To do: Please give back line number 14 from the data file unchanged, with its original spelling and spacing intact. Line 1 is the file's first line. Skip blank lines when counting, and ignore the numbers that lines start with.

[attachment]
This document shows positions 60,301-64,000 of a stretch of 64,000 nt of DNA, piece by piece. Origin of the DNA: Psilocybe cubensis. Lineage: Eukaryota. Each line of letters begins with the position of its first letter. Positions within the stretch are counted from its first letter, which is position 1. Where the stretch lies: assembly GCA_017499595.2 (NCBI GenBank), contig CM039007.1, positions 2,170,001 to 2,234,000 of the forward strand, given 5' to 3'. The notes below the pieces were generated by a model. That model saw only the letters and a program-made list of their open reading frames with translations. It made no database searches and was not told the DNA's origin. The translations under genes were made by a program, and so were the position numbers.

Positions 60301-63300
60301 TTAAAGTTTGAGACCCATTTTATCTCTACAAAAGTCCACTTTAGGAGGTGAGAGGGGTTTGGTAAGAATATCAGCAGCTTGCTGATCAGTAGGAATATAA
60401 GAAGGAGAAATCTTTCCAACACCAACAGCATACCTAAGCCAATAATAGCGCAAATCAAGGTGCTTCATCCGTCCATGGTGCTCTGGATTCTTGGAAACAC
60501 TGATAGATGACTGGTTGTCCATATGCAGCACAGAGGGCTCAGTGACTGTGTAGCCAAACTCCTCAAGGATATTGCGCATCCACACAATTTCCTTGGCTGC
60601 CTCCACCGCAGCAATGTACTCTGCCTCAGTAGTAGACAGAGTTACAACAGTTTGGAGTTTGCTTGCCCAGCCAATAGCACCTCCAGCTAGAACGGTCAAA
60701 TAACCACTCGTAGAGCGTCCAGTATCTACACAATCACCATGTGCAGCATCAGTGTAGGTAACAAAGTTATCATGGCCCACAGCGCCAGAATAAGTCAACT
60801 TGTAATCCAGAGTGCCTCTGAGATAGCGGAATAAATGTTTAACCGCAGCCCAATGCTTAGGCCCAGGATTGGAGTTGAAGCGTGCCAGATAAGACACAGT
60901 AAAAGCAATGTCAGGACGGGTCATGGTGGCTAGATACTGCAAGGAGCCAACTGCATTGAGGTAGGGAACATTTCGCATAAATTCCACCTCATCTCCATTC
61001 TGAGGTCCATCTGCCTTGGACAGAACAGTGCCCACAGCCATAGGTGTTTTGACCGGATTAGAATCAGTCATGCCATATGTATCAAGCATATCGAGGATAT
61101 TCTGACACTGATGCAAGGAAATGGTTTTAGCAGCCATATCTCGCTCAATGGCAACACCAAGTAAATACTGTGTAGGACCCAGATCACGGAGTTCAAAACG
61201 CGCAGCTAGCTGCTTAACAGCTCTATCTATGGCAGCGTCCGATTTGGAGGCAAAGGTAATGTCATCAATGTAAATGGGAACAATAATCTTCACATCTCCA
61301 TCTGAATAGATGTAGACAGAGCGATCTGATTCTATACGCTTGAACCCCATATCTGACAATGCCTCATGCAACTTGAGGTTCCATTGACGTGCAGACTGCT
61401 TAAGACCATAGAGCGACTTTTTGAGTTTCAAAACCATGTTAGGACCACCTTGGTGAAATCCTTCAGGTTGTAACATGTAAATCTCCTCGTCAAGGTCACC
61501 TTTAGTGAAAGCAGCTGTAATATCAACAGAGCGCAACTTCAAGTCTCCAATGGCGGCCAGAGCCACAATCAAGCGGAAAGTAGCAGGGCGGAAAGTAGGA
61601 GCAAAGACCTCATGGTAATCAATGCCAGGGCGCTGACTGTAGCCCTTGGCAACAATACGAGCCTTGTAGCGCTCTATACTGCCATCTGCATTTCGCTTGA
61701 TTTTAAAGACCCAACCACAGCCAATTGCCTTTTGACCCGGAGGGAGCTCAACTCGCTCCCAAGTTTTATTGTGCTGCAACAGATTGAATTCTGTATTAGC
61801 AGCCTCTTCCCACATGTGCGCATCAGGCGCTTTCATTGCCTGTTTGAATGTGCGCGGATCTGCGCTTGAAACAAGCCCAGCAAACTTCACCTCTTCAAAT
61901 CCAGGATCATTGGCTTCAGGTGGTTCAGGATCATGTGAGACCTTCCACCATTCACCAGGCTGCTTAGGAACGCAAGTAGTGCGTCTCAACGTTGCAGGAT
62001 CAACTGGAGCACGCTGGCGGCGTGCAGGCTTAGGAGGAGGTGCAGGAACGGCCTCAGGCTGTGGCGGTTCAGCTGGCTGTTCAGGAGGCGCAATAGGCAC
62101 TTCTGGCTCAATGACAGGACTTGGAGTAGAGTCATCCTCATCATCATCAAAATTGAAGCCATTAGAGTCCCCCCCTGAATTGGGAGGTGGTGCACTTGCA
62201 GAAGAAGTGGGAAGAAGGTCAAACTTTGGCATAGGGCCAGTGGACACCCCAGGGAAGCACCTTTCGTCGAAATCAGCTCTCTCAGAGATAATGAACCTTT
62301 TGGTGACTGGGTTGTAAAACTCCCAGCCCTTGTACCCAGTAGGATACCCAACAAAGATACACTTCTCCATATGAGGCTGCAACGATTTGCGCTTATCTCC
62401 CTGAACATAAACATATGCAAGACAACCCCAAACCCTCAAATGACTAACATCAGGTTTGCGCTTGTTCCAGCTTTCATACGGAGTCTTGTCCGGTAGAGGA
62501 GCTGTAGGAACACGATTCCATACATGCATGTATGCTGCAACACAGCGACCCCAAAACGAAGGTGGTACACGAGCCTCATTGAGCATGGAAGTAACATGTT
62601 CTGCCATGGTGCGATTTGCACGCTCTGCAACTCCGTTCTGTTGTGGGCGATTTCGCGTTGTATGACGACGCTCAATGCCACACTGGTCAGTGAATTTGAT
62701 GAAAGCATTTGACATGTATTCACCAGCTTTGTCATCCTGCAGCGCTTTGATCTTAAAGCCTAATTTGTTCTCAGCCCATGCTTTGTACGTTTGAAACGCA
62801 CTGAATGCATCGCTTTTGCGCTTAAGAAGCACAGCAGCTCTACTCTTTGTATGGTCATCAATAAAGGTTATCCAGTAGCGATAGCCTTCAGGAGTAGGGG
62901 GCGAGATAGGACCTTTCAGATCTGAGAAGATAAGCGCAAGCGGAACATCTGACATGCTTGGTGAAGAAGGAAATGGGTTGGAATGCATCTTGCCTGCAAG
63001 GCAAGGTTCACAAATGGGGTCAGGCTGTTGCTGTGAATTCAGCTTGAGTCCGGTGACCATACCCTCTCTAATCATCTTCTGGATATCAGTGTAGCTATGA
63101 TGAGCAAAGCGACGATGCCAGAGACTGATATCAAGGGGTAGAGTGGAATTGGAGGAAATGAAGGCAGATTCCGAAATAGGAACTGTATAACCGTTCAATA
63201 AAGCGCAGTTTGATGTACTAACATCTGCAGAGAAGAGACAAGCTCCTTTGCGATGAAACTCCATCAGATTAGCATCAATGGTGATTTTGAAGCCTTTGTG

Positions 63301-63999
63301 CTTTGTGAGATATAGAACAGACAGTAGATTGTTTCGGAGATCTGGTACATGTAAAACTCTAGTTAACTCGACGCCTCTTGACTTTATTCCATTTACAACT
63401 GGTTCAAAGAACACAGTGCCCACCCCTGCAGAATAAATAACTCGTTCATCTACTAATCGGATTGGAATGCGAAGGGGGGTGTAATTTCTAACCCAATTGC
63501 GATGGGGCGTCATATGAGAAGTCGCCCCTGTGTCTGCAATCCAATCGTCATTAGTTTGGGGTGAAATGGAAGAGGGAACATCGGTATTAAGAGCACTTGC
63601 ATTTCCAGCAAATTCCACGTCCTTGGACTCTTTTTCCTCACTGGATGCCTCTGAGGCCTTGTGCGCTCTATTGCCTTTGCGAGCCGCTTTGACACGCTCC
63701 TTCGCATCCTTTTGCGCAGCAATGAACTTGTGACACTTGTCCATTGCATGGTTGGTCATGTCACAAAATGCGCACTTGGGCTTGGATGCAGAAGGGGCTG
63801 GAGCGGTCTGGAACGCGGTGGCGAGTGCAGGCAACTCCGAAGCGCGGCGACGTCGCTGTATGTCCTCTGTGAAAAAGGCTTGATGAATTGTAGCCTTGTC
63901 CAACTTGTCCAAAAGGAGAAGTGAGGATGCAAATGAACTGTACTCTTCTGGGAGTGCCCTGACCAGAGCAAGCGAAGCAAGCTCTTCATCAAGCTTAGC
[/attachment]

61401 TAAGACCATAGAGCGACTTTTTGAGTTTCAAAACCATGTTAGGACCACCTTGGTGAAATCCTTCAGGTTGTAACATGTAAATCTCCTCGTCAAGGTCACC